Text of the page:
This new collaborative work from Katie Mitchell is hard to define. The title, ‘Magic Land’ in English, comes from the text of one of Schumann’s songs and it takes as its basis his song-cycle Dichterliebe (Poet’s Love).
This is performed by US soprano and community activist Julia Bullock with the distinguished French pianist Cédric Tiberghien as her accompanist, initially in a standard concert setting. But two things interrupt and complicate the recital. Actors intervene, and together with Bullock turn the cycle into a piece of theatre representing, in vignettes, the troubling trajectory of an opera singer who has been forced to leave Syria and who eventually settles in Cologne.
She dreams of singing Schumann’s piece while remembering the trauma of her background and her journey; some of the representational scenes – as one might well imagine – are painful to watch.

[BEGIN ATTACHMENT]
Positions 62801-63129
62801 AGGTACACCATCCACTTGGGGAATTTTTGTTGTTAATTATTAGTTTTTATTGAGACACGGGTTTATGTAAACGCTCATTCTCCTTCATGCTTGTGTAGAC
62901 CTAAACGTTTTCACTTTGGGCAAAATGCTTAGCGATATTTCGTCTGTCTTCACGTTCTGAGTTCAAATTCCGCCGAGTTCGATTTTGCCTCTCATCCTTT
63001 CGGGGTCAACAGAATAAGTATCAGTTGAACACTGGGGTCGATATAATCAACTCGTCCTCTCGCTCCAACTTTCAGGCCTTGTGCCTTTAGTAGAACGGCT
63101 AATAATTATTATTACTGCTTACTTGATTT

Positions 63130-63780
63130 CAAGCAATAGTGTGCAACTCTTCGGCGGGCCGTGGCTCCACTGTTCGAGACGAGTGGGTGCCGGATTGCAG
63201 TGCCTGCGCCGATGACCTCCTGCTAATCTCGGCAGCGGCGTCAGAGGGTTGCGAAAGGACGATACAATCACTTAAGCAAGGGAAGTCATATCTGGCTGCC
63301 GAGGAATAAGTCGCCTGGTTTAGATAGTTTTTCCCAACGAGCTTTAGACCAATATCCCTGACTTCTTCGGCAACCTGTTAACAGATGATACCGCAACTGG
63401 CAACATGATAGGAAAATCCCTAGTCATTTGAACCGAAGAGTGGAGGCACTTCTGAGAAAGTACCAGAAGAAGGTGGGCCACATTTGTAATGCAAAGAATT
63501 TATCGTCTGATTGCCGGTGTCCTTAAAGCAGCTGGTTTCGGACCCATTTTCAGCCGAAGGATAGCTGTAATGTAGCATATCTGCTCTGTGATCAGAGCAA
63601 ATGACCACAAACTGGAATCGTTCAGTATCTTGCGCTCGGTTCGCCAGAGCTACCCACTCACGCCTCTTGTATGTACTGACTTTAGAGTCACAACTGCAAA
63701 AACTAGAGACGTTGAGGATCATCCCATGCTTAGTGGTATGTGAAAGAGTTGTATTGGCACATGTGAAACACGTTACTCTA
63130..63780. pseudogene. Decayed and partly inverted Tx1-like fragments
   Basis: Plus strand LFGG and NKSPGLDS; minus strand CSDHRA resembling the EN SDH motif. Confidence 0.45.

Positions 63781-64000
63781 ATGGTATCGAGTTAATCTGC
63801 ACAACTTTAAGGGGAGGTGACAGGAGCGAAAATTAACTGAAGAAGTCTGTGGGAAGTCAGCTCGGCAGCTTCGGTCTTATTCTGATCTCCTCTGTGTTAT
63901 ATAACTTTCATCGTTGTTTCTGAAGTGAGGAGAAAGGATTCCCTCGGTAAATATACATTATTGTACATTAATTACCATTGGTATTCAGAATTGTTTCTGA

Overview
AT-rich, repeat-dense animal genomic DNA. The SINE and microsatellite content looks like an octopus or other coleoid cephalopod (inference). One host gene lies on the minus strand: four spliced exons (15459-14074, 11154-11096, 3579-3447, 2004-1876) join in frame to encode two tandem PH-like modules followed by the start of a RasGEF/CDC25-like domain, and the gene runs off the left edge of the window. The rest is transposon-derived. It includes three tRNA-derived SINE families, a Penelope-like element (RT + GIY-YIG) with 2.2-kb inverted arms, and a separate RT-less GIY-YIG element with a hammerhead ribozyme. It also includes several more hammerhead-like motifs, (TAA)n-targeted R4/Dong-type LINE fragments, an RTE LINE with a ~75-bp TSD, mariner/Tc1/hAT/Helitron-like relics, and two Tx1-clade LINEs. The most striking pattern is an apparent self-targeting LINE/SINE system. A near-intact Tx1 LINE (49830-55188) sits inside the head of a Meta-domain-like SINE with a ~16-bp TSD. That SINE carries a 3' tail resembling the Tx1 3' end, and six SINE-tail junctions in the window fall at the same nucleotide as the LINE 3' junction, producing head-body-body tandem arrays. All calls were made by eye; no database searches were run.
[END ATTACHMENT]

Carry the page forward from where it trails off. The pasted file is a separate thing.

The Schumann songs are also interspersed with new ones by Belgian composer Bernard Foccroulle using texts by Martin Crimp in which the woman relates memories of her past. Foccroulle’s songs refer only obliquely to Schumann’s cycle – an archetypal piece of German Romanticism dealing with rejected love.
While individual sections make an impact – referring to family memories, the death of her husband, flight from danger, and even episodes of violence, rape and torture – the larger picture obstinately refuses to come into focus.
The musical standards are high. Foccroulle’s settings, though long, match Schumann’s in sensitivity, while Bullock gives her all at the centre of a work that speaks for countless people in Europe and beyond its borders whose voices go unheard.